Think that just because Bush is gone, there’s no chance of righting the wrongs that were committed? Think again.
Karl Rove has been re-subpoenaed to appear before the House Judiciary Committee to talk about the ‘allegedly’ politically-motivated Justice Dept. firings, as well as the ‘allegedly’ politically-motivated investigation of the former Democratic governor of Alabama.
Rove had refused to obey the previous subpoena based on the grounds that former presidential advisers didn’t have to do such things. A federal judge has seen it differently. Plus, the change of administration now gives Congress more clout.
Before Obama came in, thereby changing the U.S. Attorneys, it was all fairly complicated. Former Nixon White House Counsel John Dean threw in his two cents, as well as citing an article about how this is uncharted territory. Most of the time, these cases are resolved outside of the realm of the courts. To achieve contempt of Congress, one branch of Congress votes on it (which the House has already done with Rove, as well as former Bush administration officials Bolten and Miers), then it gets passed to the U.S. Attorney in Washington, D.C.
Despite whatever constitutional duty the Bush-appointed U.S. Attorney would have had to Congress to submit the case to a grand jury, they could have also argued that such a constitutional duty violates their other constitutional duty to “executive privilege” and steered clear. The option of Congress itself arresting the officials didn’t seem to be one that was considered. And if it was pursued in federal court, the amount of authority the judicial system should have in a case that involves the checks and balances of the other two branches would come into question.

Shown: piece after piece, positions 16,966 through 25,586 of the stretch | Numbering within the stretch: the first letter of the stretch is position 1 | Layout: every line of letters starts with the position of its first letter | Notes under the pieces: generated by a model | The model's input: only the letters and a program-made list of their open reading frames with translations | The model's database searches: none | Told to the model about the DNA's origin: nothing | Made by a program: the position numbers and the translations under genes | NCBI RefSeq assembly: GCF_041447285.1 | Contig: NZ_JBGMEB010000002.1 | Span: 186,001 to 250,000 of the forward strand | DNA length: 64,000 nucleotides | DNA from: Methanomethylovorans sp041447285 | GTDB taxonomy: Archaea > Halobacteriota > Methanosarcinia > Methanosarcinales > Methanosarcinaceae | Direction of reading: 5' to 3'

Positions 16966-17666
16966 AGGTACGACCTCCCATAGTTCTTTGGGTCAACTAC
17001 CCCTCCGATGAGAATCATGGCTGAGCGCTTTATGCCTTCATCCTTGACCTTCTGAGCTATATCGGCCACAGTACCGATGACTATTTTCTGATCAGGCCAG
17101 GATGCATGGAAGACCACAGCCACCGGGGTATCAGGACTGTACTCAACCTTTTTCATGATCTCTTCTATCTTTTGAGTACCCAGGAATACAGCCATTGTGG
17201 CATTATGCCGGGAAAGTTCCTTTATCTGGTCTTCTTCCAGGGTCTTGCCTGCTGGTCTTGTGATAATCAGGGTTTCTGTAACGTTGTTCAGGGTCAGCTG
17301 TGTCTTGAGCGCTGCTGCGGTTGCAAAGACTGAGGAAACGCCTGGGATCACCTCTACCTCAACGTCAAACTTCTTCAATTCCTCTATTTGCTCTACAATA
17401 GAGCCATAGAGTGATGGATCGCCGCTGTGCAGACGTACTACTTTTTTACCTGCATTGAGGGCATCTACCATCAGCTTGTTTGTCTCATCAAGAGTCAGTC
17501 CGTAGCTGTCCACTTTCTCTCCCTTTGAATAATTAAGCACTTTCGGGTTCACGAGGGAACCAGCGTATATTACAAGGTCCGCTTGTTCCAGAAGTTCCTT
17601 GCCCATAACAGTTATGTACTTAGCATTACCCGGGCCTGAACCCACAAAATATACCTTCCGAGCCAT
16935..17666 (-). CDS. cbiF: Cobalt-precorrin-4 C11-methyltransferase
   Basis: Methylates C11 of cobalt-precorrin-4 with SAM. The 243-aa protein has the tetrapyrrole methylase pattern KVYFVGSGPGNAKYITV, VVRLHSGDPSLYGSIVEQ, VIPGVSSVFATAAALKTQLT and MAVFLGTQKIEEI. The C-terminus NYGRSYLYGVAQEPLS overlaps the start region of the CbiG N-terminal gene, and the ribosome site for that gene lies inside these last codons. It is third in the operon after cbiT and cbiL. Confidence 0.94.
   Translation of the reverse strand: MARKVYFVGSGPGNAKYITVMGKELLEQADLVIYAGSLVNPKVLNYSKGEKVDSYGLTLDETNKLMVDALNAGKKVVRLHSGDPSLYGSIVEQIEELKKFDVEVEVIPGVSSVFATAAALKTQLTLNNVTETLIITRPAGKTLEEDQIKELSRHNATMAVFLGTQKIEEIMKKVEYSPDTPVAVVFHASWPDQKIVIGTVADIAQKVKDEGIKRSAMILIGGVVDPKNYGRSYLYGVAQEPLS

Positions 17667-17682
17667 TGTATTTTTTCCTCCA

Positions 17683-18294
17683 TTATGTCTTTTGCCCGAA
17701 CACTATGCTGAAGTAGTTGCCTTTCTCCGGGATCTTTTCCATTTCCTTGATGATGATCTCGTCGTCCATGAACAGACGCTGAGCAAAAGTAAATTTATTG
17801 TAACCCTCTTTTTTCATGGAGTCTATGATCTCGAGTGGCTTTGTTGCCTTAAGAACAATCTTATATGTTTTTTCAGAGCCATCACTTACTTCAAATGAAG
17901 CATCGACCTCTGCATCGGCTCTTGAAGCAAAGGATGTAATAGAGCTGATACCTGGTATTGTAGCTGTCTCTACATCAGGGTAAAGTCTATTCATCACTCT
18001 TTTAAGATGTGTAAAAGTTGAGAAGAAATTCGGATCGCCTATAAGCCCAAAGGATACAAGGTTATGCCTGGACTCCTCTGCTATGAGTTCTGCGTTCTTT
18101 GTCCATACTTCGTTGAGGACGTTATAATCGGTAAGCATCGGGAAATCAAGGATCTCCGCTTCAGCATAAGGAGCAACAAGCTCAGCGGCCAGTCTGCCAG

In the end, the old constitutional conundrums are inconsequential. With the Obama administration comes a change in the U.S. Attorneys, and Congress, if necessary, can now push it toward more friendly eyes and ears.
Perhaps Karl Rove will see that the stars are aligning against him. But if Rove defies Congress again, get ready to see the grand jury.